Will We Have To Pay Taxes On The Stimulus Money?
- No, the stimulus payment or recovery rebate is a refundable tax credit on your 2020 taxes so that means that no matter how much you owe or don’t owe in 2020, you won’t have to pay taxes on that stimulus money. The payment was based on your adjusted gross income for 2018 or 2019 but technically applies to your 2020 AGI so there is a possibility for discrepancy but the good news is if you got a higher payment you can keep it. Now if your AGI for ’18/’19 is higher than your AGI for 2020 you claim the additional amount owed when you file your taxes in 2021. This applies to dependents under 17 as well. If someone else claims a child now, based on 2018/19 returns, but you legitimately claim that child on your 2020 return, you will get a $500 tax credit when you file in 2021 and the person who got it based on 2018/19 returns will not have to pay it back. If you have a child in 2020 you can claim the child when you file in 2021 and receive the $500 credit then.
What Is The Standard Deduction For 2020?
- The standard deduction for married couples filing jointly went to $24,800 from $24,400, so up $400 from 2019. For single taxpayers and married individuals filing separately, the standard deduction rises to $12,400 for 2020, up $200 from. 2019. For heads of households, the standard deduction will be $18,650 for tax year 2020, up $300.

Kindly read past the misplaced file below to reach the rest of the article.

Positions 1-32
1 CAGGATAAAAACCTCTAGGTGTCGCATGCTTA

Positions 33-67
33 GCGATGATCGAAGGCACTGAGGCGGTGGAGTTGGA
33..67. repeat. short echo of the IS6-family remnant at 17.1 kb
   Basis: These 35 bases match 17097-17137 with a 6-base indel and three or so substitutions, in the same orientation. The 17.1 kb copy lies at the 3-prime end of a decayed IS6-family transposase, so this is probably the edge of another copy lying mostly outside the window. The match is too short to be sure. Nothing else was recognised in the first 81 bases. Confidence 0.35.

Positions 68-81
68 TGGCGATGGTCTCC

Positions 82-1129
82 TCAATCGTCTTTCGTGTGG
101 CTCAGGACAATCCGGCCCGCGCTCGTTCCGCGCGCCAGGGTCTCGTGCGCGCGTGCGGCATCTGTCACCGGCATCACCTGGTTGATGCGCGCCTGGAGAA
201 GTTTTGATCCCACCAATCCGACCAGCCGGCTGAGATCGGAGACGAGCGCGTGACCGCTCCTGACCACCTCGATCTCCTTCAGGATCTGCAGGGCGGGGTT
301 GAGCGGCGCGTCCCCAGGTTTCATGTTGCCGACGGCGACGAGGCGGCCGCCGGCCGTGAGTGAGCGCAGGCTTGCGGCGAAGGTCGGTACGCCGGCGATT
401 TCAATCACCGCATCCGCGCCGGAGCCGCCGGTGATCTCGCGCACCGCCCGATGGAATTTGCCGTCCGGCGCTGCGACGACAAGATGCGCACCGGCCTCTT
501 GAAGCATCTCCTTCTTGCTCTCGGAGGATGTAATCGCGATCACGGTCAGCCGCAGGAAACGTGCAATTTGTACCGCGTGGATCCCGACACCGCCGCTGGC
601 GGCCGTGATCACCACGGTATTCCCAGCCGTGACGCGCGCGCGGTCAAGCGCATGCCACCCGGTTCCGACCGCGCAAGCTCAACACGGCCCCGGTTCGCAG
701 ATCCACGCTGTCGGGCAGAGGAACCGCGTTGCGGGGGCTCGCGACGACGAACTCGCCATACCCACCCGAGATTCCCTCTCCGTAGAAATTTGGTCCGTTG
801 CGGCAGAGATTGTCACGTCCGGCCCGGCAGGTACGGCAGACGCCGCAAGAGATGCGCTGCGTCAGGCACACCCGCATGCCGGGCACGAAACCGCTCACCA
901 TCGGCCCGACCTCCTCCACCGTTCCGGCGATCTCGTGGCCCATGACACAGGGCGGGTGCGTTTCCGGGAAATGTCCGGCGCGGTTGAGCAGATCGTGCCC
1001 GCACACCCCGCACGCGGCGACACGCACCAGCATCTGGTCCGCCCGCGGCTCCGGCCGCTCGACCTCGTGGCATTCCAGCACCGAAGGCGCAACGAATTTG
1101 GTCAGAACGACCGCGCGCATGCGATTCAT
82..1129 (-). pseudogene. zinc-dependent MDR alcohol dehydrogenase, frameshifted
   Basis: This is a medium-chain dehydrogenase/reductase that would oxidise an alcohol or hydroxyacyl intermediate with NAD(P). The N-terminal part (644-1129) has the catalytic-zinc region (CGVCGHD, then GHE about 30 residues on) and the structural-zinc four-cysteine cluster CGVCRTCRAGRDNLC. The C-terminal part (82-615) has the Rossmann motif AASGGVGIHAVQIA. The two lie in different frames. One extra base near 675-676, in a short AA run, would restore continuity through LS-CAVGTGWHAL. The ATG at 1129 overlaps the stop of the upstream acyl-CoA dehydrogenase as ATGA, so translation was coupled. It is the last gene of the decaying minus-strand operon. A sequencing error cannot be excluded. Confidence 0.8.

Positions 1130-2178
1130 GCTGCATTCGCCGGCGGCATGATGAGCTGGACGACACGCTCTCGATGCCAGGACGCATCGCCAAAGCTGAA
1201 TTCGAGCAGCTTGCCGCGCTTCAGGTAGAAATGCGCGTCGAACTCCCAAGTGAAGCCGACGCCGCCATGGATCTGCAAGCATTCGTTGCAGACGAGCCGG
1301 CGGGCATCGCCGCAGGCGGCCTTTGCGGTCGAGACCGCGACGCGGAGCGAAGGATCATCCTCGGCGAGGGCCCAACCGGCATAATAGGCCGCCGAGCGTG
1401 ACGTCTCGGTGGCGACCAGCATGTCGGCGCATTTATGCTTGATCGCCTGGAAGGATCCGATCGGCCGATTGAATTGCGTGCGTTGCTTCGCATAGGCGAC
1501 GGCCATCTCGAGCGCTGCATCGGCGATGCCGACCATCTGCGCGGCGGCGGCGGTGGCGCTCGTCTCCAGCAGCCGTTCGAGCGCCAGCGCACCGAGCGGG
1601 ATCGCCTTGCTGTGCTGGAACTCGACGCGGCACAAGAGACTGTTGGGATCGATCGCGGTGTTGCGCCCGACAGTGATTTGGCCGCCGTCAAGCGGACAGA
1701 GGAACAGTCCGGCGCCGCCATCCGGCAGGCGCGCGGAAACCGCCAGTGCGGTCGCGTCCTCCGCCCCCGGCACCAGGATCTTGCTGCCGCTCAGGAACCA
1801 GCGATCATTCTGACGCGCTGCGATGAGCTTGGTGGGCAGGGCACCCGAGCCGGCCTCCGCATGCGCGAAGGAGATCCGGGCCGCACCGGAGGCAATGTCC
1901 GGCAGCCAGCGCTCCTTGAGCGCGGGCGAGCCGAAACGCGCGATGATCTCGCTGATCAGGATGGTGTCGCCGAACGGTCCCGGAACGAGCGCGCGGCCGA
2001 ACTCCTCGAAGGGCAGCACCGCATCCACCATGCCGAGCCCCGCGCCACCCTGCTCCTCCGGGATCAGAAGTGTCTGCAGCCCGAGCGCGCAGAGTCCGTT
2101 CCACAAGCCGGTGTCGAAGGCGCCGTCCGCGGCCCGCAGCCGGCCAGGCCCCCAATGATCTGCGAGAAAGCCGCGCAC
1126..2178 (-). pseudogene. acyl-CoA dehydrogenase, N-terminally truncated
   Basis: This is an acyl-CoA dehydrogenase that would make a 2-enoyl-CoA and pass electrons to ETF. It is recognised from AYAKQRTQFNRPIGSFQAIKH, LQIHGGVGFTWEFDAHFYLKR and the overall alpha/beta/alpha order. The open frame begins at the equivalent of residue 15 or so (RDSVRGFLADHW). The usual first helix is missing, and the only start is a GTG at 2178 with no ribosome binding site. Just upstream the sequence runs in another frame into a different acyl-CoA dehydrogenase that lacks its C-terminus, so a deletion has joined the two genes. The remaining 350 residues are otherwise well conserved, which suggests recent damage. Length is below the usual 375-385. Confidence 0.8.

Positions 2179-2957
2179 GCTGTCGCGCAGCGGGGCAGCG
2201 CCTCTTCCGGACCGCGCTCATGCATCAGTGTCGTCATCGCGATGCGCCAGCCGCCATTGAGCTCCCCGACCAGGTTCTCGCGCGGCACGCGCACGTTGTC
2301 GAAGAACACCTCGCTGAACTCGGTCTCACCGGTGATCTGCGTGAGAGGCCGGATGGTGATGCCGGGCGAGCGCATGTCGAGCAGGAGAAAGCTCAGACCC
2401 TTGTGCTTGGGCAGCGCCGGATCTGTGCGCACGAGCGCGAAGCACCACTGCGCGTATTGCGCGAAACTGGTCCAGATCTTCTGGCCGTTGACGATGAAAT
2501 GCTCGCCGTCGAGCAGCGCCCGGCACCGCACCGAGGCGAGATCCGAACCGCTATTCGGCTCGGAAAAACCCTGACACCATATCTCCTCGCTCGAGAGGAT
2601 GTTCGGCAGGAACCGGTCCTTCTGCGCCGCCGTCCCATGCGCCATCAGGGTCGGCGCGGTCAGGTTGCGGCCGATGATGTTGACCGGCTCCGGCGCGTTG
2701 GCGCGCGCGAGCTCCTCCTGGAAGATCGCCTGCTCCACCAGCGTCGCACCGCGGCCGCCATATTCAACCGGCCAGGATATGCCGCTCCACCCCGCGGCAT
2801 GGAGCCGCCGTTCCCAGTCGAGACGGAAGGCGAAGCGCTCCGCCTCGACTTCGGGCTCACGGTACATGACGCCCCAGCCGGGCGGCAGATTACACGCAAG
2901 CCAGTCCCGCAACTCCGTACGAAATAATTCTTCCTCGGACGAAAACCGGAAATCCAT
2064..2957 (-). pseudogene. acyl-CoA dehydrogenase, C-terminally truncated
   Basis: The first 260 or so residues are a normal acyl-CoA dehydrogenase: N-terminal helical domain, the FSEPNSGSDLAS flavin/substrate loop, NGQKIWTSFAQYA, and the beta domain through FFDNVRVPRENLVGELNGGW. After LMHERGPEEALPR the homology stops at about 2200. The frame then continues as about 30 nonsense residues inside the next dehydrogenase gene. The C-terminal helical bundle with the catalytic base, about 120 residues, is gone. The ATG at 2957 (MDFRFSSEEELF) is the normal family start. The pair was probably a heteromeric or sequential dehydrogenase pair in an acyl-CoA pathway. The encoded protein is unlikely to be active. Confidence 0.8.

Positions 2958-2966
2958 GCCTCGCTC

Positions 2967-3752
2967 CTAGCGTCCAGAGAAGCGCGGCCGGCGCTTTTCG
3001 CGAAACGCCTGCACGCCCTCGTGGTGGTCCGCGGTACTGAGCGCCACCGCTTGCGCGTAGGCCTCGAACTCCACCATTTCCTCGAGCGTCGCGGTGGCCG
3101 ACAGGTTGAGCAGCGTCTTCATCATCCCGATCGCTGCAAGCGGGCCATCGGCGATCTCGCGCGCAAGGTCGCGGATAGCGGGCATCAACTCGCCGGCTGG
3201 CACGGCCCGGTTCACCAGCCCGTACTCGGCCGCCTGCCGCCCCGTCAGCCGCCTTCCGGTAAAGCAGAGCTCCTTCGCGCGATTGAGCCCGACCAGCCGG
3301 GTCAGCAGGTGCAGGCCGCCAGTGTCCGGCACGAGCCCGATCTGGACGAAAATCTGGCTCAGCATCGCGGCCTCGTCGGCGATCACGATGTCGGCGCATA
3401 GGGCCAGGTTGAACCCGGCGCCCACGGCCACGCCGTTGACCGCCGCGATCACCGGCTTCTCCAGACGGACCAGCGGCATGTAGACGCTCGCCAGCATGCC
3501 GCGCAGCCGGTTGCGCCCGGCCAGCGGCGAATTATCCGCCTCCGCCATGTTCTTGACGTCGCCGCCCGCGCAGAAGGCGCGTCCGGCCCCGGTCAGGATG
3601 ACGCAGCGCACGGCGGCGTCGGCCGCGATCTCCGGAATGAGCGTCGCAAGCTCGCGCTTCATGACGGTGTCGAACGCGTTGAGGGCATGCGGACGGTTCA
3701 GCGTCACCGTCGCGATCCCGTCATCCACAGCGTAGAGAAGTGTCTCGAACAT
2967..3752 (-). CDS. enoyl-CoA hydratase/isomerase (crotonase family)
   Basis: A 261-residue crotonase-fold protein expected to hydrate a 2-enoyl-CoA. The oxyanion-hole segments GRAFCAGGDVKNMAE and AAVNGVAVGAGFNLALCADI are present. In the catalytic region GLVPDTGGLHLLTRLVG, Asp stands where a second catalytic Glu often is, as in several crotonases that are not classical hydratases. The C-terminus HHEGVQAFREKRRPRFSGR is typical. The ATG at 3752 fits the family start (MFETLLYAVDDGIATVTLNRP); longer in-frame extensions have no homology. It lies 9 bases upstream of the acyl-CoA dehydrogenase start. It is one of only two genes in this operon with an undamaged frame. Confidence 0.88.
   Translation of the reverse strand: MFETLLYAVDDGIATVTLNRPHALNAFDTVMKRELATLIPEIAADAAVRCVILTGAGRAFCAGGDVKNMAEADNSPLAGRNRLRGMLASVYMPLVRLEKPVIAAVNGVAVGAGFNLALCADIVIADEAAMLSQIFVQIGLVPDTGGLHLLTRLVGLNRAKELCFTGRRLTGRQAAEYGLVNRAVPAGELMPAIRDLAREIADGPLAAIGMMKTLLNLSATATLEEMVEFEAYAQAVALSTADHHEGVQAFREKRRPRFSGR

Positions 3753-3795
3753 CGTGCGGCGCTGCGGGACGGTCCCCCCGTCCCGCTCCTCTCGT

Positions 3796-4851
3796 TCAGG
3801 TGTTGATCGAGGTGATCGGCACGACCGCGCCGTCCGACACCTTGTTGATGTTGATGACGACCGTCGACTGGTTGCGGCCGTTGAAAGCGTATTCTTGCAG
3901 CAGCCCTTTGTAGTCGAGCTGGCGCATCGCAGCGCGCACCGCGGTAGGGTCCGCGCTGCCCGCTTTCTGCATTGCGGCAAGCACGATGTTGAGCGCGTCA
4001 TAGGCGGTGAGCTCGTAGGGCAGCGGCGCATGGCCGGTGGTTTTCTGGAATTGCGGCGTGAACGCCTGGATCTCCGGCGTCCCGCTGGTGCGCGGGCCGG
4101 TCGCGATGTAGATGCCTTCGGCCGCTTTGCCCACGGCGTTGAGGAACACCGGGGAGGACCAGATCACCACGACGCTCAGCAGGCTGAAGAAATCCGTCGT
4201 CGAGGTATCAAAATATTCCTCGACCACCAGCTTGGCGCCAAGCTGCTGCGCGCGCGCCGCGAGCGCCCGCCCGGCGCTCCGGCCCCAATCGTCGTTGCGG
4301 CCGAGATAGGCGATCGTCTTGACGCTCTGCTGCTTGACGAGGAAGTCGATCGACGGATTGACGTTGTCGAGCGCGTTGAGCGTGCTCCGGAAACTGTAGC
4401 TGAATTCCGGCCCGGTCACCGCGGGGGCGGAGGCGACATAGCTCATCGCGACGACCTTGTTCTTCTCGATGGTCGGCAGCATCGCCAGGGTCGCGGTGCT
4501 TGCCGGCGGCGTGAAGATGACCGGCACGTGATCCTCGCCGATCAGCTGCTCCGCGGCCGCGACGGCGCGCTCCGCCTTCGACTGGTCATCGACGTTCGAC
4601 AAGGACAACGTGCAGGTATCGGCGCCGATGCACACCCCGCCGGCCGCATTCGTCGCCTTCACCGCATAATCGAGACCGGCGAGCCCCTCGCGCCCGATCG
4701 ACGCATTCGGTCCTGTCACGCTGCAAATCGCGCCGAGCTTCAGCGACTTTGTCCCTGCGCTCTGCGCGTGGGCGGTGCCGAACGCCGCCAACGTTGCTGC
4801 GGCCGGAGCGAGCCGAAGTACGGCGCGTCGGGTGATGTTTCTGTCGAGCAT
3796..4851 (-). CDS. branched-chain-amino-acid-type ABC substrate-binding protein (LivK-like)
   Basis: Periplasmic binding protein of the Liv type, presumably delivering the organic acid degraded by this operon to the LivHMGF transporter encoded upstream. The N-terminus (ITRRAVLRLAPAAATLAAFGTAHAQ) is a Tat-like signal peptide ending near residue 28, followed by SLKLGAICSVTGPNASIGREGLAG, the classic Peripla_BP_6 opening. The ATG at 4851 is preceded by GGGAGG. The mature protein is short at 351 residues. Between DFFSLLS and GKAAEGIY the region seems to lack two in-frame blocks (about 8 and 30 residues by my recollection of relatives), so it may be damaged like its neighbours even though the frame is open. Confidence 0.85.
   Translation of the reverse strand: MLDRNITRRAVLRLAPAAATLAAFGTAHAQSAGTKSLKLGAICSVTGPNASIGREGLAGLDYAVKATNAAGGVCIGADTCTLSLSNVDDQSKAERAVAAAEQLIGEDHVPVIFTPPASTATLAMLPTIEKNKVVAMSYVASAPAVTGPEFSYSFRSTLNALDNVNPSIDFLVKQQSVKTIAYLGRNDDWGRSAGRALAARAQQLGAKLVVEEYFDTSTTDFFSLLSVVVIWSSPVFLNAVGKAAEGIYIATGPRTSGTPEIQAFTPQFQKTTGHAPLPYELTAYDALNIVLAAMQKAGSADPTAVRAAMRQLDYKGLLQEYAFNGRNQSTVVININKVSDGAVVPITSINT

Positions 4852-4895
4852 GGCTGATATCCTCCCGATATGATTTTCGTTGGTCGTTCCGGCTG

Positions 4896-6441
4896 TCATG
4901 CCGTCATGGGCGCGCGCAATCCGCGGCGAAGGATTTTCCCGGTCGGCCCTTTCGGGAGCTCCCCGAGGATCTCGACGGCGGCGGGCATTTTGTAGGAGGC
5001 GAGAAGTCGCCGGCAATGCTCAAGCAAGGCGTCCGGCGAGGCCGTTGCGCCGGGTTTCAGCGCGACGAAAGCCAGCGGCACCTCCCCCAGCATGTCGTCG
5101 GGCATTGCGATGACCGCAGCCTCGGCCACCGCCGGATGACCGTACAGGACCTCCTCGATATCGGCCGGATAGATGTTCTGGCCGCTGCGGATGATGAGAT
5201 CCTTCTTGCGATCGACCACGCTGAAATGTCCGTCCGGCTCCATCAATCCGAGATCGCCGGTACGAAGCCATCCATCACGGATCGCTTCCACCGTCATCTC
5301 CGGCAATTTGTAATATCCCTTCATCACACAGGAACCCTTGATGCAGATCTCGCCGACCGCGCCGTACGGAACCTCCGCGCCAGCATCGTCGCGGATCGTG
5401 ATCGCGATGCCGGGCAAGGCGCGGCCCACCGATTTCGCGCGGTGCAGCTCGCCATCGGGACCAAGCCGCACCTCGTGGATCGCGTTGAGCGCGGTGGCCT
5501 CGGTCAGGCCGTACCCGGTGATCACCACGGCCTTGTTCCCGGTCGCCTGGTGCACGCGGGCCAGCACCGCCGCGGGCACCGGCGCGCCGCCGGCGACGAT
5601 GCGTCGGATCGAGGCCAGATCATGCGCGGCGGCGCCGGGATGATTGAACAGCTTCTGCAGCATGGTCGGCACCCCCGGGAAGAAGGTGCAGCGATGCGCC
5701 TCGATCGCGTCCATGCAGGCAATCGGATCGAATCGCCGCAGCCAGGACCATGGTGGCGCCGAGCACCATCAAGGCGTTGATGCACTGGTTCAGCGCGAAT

What Is The Contribution Limit For Employees That Participate In Employer Retirement Plans Or 401(k)?
- This has been increased to $19,500, up $500 from 2019. The catch-up contribution limit for employees age 50 or older increased to $6,500, up $500 from 2019.
I Have Heard That You Can Take An Early Withdrawal From Your Retirement Plan Without A Penalty, Is This True?
- If you qualify for a coronavirus-related distribution (CRD) from your qualified retirement fund in 2020, it will not be subject to a 10% early-withdrawal penalty. The distribution will be taxable, but taxes can be spread over three years instead of being due the year of the withdrawal. If you pay the funds back to the plan within three years, it will be considered a rollover and non-taxable. New rules also allow you to take out a loan of up to $100,000 or the amount in your employer-sponsored retirement plan (whichever is smaller) anytime between March 27, 2020, and September 22, 2020, and delay payments on the loan for up to one year. (Interest will accrue.) If you already have an outstanding loan, those payments can also be deferred for one year.